Mortgage Interest Rate Lock-Ins


If your mortgage interest rate lock-in expires, and you believe that it was due to delays caused by the lender or someone else involved in the loan process, you should first try to reach a mutually satisfactory agreement with the lender. If that effort fails, consider writing to the appropriate state or federal enforcement or regulatory agency.

Some lender actions are improper (and may even be illegal), such as offering rate lock terms which are impossible to fulfill, failing to process your loan diligently, or causing your rate lock to expire. Because you may have contractual rights under your lock-in or loan commitment, you may want to consult with an attorney. Be aware, though, that complaints may not be resolved as quickly as may be necessary for a home purchase.

Depending upon their authority under applicable state or federal law, regulators may either attempt to help you resolve your complaint directly or record your complaint and recommend other action.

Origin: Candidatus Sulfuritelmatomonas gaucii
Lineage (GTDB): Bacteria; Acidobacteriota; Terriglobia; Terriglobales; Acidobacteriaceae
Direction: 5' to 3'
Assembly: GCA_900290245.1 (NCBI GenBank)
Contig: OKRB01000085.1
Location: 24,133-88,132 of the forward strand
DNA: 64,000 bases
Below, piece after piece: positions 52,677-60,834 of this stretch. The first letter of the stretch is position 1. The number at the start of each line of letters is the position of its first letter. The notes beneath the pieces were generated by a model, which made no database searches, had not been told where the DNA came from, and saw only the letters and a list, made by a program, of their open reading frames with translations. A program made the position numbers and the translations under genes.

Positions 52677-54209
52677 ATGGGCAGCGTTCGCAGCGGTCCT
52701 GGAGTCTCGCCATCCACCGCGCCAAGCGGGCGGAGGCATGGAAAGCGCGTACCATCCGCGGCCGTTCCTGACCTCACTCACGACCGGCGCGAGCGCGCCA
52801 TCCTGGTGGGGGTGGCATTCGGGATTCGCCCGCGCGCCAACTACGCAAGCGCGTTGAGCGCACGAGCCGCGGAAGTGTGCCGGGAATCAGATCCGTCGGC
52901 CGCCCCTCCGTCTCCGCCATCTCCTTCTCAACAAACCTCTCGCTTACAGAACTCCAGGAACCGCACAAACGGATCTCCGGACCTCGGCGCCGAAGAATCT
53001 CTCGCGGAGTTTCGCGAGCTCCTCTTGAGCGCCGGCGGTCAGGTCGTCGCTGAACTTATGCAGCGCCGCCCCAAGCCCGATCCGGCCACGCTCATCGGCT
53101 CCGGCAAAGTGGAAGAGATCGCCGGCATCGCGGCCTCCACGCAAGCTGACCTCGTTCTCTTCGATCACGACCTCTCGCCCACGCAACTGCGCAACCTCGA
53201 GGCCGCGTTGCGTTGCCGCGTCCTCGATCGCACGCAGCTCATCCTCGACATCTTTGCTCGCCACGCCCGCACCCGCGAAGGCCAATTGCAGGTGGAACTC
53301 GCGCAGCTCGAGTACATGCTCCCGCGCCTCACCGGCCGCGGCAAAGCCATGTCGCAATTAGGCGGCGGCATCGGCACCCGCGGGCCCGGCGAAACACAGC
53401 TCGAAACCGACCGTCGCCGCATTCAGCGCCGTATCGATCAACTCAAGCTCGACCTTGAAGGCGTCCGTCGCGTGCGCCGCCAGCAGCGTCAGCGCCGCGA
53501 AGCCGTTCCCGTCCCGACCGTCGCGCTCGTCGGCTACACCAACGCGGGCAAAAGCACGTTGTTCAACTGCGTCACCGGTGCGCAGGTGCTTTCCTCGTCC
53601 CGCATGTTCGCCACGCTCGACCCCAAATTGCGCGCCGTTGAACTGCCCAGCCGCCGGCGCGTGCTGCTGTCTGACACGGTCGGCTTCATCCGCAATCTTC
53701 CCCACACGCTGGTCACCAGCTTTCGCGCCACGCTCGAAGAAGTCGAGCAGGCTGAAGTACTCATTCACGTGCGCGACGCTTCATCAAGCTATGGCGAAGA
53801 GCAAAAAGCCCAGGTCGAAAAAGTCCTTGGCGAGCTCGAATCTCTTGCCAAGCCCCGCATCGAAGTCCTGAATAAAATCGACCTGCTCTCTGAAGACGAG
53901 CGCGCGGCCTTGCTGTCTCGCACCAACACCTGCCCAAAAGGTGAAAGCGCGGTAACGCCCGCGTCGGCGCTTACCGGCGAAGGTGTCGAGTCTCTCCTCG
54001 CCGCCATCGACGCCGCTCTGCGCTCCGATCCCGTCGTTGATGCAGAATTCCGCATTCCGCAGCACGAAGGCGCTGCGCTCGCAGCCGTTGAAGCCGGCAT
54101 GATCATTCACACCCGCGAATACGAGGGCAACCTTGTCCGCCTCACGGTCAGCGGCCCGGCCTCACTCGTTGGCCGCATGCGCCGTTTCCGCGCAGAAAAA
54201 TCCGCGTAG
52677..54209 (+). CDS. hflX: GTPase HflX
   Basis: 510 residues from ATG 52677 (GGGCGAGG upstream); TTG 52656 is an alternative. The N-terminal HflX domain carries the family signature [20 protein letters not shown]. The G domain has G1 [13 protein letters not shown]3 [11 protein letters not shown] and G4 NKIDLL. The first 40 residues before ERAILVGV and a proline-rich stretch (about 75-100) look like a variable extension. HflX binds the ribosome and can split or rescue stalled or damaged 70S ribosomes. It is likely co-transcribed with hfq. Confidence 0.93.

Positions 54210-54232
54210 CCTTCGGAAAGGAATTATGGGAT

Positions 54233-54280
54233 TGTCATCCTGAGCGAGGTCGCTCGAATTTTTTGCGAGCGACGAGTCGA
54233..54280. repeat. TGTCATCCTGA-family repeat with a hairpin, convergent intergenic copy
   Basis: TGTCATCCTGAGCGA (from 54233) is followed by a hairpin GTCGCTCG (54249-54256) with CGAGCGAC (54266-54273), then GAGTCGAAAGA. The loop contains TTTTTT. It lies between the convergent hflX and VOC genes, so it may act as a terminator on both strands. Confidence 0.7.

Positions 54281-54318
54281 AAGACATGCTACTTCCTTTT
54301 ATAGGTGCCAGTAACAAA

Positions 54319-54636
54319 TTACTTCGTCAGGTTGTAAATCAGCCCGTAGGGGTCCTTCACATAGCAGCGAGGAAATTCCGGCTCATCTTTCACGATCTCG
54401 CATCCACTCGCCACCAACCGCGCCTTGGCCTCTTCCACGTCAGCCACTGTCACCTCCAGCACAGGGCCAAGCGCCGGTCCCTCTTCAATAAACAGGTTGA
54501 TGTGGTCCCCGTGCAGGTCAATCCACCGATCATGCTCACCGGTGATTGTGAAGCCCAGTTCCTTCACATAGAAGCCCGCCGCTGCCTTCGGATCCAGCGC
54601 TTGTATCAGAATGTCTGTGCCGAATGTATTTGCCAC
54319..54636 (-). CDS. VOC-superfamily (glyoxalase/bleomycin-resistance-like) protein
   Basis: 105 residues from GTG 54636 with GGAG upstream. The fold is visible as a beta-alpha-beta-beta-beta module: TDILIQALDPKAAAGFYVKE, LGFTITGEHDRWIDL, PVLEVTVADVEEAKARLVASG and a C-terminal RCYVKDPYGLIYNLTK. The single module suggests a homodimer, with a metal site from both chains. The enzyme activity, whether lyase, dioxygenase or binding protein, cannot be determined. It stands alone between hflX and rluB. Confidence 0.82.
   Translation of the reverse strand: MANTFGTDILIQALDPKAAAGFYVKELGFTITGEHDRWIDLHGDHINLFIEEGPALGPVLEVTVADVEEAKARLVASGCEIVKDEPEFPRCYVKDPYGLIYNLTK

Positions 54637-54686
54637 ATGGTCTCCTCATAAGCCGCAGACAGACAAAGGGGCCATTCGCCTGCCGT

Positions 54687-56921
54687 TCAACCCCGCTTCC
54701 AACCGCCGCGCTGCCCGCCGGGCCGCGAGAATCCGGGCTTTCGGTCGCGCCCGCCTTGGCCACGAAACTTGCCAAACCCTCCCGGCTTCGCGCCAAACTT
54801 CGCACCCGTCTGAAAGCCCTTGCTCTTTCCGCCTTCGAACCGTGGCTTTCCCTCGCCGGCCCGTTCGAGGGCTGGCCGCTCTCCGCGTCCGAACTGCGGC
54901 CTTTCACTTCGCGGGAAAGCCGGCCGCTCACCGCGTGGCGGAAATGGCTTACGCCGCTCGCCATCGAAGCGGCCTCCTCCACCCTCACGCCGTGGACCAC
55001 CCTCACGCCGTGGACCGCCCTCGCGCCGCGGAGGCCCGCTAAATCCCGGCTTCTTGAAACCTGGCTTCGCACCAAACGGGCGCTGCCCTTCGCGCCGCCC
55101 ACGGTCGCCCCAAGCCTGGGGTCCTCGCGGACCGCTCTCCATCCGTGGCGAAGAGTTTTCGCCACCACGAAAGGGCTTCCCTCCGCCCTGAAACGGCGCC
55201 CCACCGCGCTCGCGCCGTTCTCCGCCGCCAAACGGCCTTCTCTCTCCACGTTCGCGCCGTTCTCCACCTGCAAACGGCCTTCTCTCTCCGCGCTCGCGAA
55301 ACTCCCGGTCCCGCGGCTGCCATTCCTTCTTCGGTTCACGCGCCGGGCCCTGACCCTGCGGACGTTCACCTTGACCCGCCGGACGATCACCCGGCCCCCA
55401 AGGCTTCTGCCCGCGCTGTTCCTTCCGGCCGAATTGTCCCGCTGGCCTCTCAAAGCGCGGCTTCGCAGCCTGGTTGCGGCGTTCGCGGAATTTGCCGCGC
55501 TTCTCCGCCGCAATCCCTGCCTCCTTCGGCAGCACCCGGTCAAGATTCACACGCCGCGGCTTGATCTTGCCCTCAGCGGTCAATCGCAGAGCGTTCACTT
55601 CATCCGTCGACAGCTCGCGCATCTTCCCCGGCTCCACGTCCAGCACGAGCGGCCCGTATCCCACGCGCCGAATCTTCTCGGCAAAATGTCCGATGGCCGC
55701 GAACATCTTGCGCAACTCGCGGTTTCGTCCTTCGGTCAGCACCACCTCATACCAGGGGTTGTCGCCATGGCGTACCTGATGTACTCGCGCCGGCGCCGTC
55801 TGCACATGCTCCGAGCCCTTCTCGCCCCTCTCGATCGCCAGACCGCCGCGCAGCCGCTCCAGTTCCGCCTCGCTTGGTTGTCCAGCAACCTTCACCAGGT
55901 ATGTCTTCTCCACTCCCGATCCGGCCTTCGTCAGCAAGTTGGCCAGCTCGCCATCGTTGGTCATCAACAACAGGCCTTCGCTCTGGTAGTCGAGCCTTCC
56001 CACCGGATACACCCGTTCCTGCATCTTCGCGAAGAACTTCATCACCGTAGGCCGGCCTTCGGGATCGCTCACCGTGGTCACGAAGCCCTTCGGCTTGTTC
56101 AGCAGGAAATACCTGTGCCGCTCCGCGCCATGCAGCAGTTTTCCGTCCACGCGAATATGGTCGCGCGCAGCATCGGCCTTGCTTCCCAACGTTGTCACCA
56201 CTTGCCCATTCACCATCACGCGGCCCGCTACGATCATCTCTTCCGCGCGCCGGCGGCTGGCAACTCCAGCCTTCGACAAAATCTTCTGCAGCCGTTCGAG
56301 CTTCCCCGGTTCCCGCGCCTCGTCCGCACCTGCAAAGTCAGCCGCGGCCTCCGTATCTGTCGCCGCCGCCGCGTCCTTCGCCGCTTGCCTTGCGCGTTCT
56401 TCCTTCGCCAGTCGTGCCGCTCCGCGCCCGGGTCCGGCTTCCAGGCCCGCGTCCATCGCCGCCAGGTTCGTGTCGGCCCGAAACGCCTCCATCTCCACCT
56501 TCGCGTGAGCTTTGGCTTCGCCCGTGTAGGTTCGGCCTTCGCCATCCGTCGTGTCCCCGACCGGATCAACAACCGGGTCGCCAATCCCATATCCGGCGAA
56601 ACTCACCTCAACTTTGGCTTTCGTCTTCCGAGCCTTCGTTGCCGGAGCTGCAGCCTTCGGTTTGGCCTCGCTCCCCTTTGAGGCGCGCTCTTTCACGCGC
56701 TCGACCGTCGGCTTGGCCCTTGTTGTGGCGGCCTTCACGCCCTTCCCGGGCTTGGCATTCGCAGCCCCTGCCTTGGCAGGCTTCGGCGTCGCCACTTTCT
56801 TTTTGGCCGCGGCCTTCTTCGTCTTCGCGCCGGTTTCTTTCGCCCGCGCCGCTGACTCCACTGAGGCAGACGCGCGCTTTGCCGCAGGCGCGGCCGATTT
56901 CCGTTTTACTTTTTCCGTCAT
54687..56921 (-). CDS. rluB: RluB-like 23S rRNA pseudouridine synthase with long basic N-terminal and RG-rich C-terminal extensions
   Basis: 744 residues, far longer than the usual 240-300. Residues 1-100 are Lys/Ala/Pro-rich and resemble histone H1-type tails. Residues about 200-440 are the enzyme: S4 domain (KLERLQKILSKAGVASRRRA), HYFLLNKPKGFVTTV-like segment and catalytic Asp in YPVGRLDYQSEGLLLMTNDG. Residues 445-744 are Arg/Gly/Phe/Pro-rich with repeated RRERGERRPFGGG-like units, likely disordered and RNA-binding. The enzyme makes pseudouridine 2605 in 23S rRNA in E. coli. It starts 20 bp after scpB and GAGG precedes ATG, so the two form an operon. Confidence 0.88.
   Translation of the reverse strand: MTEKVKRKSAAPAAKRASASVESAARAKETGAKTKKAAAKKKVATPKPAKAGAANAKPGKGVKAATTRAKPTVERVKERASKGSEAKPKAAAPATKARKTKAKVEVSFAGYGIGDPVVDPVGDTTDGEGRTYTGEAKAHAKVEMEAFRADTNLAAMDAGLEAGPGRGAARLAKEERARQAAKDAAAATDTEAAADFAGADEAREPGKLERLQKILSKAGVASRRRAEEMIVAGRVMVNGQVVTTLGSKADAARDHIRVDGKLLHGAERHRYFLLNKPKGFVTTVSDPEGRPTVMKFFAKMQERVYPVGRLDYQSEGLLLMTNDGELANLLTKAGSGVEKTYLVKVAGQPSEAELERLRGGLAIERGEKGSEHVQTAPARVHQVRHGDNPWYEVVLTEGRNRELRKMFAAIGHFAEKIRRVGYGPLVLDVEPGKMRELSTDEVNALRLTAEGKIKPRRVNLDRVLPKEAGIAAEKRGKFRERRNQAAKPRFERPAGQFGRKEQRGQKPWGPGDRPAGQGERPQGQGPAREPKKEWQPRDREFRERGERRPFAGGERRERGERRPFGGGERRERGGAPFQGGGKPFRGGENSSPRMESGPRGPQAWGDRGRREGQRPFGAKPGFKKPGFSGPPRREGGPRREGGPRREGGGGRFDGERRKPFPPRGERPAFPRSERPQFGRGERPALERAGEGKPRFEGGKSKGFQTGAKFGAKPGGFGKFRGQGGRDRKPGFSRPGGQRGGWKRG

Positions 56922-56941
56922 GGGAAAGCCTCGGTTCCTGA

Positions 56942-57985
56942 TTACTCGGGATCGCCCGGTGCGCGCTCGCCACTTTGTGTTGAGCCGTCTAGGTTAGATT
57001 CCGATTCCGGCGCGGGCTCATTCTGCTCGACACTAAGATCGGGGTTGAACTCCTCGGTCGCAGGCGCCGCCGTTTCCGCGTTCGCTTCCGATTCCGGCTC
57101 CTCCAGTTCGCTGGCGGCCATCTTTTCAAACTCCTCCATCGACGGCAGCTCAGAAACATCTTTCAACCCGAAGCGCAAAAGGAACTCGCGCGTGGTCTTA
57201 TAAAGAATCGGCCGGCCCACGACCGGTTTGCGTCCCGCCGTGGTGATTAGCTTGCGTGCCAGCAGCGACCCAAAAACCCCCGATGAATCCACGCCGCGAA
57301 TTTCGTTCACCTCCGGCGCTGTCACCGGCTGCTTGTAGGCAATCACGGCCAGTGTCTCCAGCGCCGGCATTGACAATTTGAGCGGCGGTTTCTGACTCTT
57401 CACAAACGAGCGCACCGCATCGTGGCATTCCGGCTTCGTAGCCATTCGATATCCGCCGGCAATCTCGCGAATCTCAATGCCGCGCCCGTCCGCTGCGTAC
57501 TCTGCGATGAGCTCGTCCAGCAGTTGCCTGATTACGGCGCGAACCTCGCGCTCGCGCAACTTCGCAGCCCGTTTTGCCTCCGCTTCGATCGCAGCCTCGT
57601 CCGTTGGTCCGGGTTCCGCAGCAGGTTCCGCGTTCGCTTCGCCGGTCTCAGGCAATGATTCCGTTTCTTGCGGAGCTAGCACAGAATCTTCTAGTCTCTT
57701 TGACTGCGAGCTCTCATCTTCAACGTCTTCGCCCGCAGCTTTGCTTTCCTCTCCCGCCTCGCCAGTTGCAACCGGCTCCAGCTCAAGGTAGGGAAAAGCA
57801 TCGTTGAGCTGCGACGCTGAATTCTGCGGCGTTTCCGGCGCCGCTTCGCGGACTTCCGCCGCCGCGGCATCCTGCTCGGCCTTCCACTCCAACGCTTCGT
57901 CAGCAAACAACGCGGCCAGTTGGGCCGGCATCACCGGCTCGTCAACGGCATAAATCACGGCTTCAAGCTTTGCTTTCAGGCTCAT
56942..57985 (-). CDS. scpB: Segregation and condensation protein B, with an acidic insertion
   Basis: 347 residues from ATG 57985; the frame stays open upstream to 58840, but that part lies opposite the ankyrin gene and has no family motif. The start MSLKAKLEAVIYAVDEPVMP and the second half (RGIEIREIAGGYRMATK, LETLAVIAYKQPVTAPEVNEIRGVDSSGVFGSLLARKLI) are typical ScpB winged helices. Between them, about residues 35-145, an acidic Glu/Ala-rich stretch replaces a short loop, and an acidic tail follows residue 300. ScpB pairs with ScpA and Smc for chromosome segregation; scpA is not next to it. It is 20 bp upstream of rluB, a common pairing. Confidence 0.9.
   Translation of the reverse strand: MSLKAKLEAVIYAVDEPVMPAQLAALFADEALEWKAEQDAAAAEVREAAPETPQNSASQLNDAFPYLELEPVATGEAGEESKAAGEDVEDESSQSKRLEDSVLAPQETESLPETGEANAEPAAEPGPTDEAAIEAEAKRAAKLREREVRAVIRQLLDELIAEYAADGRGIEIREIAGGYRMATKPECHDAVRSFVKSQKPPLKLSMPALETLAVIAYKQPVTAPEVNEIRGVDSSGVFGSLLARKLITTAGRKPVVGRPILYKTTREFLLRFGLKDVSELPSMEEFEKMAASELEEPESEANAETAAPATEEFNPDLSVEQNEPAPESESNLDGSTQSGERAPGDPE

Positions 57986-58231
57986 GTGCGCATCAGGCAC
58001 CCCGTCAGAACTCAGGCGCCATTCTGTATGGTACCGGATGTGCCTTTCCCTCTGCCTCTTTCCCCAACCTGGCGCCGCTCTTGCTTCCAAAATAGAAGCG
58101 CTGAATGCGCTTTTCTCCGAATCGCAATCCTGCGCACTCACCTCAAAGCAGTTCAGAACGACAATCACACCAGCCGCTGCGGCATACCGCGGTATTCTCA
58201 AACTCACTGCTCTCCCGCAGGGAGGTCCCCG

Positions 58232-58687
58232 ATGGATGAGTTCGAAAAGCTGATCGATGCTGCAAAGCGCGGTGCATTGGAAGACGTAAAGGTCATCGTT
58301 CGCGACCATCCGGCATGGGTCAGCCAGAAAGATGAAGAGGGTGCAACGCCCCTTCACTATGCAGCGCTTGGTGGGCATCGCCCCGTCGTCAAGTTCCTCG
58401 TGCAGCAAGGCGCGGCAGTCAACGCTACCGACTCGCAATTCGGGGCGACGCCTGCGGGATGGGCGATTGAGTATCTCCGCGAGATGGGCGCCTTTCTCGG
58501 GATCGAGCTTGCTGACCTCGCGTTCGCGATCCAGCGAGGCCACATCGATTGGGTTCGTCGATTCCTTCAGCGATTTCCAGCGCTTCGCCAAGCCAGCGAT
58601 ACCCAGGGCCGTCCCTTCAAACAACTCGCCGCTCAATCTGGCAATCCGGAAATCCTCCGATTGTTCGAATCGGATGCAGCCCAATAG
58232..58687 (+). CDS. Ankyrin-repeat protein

To identify the appropriate regulatory agency, see our guide:

Mortgage and Lender Complaints: Federal and State Regulatory Agencies

The information provided in this website is not legal advice and should not be interpreted as legal advice. This website is intended to provide a basic understanding of this information in summary form. This information may not be comprehensive, is subject to change, and may not apply to all individual circumstances. Any information received here should be confirmed with the appropriate government agencies or with an attorney, particularly as it relates to your individual circumstances. Your use of this website indicates your agreement to be bound by our Terms of Use.